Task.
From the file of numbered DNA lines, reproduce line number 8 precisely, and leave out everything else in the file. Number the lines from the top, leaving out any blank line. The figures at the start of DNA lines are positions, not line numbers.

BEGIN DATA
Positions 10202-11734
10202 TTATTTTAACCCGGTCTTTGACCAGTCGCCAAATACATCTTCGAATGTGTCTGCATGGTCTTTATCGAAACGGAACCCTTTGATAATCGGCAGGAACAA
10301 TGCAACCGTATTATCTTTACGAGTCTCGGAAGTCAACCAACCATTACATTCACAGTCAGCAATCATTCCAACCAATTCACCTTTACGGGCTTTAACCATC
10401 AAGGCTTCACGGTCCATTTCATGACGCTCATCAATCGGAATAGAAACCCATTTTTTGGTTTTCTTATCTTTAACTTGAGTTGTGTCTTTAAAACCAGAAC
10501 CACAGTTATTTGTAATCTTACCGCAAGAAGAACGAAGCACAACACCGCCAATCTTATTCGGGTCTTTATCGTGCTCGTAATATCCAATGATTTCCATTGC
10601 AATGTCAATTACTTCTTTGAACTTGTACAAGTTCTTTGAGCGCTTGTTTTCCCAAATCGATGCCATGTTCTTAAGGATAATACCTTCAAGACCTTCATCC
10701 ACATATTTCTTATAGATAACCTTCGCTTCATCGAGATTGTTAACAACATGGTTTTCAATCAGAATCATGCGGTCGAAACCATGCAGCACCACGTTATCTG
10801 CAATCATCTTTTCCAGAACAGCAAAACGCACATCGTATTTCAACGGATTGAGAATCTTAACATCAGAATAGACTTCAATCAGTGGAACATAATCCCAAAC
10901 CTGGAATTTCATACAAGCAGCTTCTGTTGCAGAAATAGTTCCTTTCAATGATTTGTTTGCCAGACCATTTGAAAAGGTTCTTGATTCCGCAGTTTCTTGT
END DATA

10801 CAATCATCTTTTCCAGAACAGCAAAACGCACATCGTATTTCAACGGATTGAGAATCTTAACATCAGAATAGACTTCAATCAGTGGAACATAATCCCAAAC